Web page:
O.K., so now you have your tools ready, and you’ve called the facility. The next thing is to get the graphics ready to go. Have them rolled up from the bottom and numbered (if it’s a multi-panel install). Bring a proof of the job along with the graphics, and have the pieces labeled with the corresponding number to the proof. So, if a wall graphic is four panels, each panel should be numbered, and the proof should have lines breaking it up into four pieces, each numbered so it’s clear where everything goes. Place the graphics in a box to keep them safe, and get ready to head out.
Now that you’re onsite, your tools are ready, and the graphics are ready and have been checked against the proof, it’s time to figure out how long the job is going to take. This can be hard to calculate, as it is so dependent on your skill set and the graphics you are putting up. You can always run into small issues, and planning ahead will make them easier to manage.
Give yourself a slightly larger window of time than what you feel you will need. This way you will have time to problem solve and still be finished on time. Having tape to help hold the graphics up while working with them is like having a second set of hands. For large graphics (more than you can hold with your arms outstretched), tape or another installer will be a must. There is also a technique known as pre-seaming, where you can put the larger graphics together in the comfort of your shop. That can make the install go easier.
There are a number of resources for training. The PRINTING United Alliance PDAA installer community is rolling out a training program in 2021 for retail graphics installation that will include a certification testing component. 3M is also well known for its training and testing. And The Wrap Institute has a great video tutorial program where you can see quite a number of installation techniques.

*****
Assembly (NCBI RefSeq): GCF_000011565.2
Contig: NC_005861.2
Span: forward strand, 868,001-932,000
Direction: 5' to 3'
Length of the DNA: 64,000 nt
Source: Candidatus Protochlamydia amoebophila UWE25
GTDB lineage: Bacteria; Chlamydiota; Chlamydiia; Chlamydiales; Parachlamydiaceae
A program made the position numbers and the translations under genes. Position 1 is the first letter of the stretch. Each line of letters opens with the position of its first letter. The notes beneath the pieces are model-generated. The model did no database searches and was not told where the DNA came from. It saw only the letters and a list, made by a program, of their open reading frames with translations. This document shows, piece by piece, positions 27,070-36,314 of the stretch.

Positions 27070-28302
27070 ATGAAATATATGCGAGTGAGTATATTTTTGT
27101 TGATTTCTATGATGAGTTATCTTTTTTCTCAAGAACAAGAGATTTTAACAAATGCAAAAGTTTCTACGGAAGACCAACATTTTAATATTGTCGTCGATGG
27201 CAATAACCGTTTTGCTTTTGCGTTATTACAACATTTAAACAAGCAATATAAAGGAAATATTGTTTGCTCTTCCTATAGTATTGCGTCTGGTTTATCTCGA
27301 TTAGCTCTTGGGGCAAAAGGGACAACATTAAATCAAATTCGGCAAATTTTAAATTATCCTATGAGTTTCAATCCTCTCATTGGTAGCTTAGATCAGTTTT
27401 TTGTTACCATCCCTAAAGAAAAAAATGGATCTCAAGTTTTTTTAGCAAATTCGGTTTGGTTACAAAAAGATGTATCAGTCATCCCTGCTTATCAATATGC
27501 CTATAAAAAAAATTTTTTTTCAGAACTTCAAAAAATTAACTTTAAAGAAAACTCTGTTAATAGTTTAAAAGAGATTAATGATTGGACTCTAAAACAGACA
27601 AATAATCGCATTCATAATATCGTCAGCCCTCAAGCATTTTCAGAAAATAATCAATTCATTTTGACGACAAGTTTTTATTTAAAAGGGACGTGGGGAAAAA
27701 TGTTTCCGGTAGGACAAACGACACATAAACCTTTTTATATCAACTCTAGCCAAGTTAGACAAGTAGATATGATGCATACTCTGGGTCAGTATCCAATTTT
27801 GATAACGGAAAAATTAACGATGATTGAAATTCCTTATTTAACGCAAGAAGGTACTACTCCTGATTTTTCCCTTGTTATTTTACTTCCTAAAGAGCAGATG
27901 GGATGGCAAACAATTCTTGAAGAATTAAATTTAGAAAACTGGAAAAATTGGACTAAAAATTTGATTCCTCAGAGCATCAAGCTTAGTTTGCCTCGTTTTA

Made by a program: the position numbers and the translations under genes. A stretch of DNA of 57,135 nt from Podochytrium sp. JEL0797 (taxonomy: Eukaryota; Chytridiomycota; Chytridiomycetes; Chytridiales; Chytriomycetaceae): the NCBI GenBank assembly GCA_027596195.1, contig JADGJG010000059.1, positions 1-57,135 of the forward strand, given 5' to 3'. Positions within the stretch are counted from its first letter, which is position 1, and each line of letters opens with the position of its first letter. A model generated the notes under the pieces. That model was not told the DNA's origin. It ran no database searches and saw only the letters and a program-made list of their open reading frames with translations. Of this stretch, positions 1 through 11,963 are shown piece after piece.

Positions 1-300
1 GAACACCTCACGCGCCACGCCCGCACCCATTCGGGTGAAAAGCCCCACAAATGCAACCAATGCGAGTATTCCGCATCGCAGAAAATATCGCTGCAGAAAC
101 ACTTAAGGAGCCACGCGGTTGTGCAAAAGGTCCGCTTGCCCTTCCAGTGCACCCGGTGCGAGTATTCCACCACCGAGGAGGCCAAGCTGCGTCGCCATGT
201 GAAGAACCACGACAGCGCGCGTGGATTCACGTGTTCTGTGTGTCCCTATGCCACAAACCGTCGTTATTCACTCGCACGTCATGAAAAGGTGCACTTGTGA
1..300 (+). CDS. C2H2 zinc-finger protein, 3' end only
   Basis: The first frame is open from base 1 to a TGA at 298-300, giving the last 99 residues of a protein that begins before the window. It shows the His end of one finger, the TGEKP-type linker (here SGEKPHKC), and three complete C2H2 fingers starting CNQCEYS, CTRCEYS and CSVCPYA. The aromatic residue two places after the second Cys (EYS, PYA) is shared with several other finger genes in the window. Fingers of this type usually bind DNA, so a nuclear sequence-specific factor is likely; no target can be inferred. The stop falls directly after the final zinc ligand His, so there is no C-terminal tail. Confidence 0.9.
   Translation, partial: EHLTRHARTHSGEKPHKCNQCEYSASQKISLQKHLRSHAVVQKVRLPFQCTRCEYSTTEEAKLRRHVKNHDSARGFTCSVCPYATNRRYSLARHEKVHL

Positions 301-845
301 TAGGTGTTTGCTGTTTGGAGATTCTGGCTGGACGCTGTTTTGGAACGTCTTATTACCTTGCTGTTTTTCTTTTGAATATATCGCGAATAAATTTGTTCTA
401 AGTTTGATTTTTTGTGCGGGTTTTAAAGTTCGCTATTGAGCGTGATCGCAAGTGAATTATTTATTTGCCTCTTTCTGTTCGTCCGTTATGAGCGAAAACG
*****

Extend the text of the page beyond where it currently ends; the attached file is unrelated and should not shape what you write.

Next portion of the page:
Before we wrap up, it’s important to have a quick understanding of adhesives when considering any job. There are typically three different adhesives you will run into when installing vinyl. The first is permanent, which is pretty simple and self-explanatory. This type of adhesive is not going to come off easily and so should be used with caution in any retail environment. Retail graphics are changed out frequently, and unless it’s for a long-term application be cautious of a permanent adhesive.
The next type of adhesive is removable — again, pretty self-explanatory. This adhesive is designed to be installed easily and be removed or repositioned without a lot of effort. A great example is window graphics, which are usually changed out frequently. This adhesive is very user-friendly, so if you make a mistake, it just pulls off and you can do it again.
Lastly is repositionable adhesive, designed to be pulled up and moved easily. This is used a lot in vehicle graphic vinyls. Repositionable adhesive does have the ability to become semi-permanent once you have either squeegeed it down with some pressure and/or applied heat to set the adhesive. Always rely on the manufacturer or distributor of the vinyl to recommend the appropriate vinyl and adhesive combination for a successful result.
There are so many materials, so many tools, so many surfaces that it can be impossible to go over every situation, but if you have a process that you follow for every project, your chances of success will be much higher. Take your time, have good techniques, and you will turn out good work.
Problems will arise, and you will inevitably mess up a panel or a piece. Communication is the key here. Be upfront if something gets messed up, and get it remade. Sometimes the customer will tell you to do the best you can and save it; other times they will want it reprinted. Everyone makes mistakes and people get it, as long as you communicate. Now, go on and hang some vinyl.
Related story: Wide-Format Finishing and Installation Tips
Ray Weiss, Director of Digital Print Programs for PRINTING United Alliance, joined the Association in 2014. He assists association members with technical information on digital printing as well as digital equipment, materials, and vendor referrals. He oversees training and certification workshops at PRINTING United Alliance along with the Association’s Digital Equipment Evaluation program. Ray is project manager for both the PDAA Certification program and PRINTING United Alliance's Digital Color Professional Certification program and is an instructor for the Color Management Boot Camps. Ray regularly contributes to the Association's Journal and won the 2016 Swormstedt Award for Best in Class writing in the Digital Printing category. Outside of work, Ray enjoys biking, international cuisine and spending time with his three fantastic grandkids.